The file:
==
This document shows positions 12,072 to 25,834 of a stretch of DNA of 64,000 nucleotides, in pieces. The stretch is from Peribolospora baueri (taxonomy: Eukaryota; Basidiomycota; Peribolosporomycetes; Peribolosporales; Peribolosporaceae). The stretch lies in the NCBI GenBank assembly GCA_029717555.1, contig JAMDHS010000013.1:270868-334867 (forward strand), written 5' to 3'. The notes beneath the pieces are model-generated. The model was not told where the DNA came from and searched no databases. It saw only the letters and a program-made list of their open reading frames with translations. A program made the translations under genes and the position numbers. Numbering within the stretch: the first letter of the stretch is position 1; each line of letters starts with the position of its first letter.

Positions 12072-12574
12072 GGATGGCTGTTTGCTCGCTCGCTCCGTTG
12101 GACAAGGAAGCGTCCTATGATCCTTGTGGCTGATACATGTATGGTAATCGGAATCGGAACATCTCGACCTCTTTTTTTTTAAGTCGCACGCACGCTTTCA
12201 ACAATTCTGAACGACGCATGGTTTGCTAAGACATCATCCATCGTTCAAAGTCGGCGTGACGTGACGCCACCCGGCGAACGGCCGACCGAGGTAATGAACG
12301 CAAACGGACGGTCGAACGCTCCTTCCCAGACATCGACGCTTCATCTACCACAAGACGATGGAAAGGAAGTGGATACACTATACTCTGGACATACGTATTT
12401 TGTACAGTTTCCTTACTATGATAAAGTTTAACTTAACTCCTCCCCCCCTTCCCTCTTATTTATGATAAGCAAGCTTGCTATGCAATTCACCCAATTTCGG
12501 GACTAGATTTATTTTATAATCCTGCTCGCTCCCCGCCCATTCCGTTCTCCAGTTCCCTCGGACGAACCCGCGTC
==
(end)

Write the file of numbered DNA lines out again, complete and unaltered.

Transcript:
This document shows positions 12,072 to 25,834 of a stretch of DNA of 64,000 nucleotides, in pieces. The stretch is from Peribolospora baueri (taxonomy: Eukaryota; Basidiomycota; Peribolosporomycetes; Peribolosporales; Peribolosporaceae). The stretch lies in the NCBI GenBank assembly GCA_029717555.1, contig JAMDHS010000013.1:270868-334867 (forward strand), written 5' to 3'. The notes beneath the pieces are model-generated. The model was not told where the DNA came from and searched no databases. It saw only the letters and a program-made list of their open reading frames with translations. A program made the translations under genes and the position numbers. Numbering within the stretch: the first letter of the stretch is position 1; each line of letters starts with the position of its first letter.

Positions 12072-12574
12072 GGATGGCTGTTTGCTCGCTCGCTCCGTTG
12101 GACAAGGAAGCGTCCTATGATCCTTGTGGCTGATACATGTATGGTAATCGGAATCGGAACATCTCGACCTCTTTTTTTTTAAGTCGCACGCACGCTTTCA
12201 ACAATTCTGAACGACGCATGGTTTGCTAAGACATCATCCATCGTTCAAAGTCGGCGTGACGTGACGCCACCCGGCGAACGGCCGACCGAGGTAATGAACG
12301 CAAACGGACGGTCGAACGCTCCTTCCCAGACATCGACGCTTCATCTACCACAAGACGATGGAAAGGAAGTGGATACACTATACTCTGGACATACGTATTT
12401 TGTACAGTTTCCTTACTATGATAAAGTTTAACTTAACTCCTCCCCCCCTTCCCTCTTATTTATGATAAGCAAGCTTGCTATGCAATTCACCCAATTTCGG
12501 GACTAGATTTATTTTATAATCCTGCTCGCTCCCCGCCCATTCCGTTCTCCAGTTCCCTCGGACGAACCCGCGTC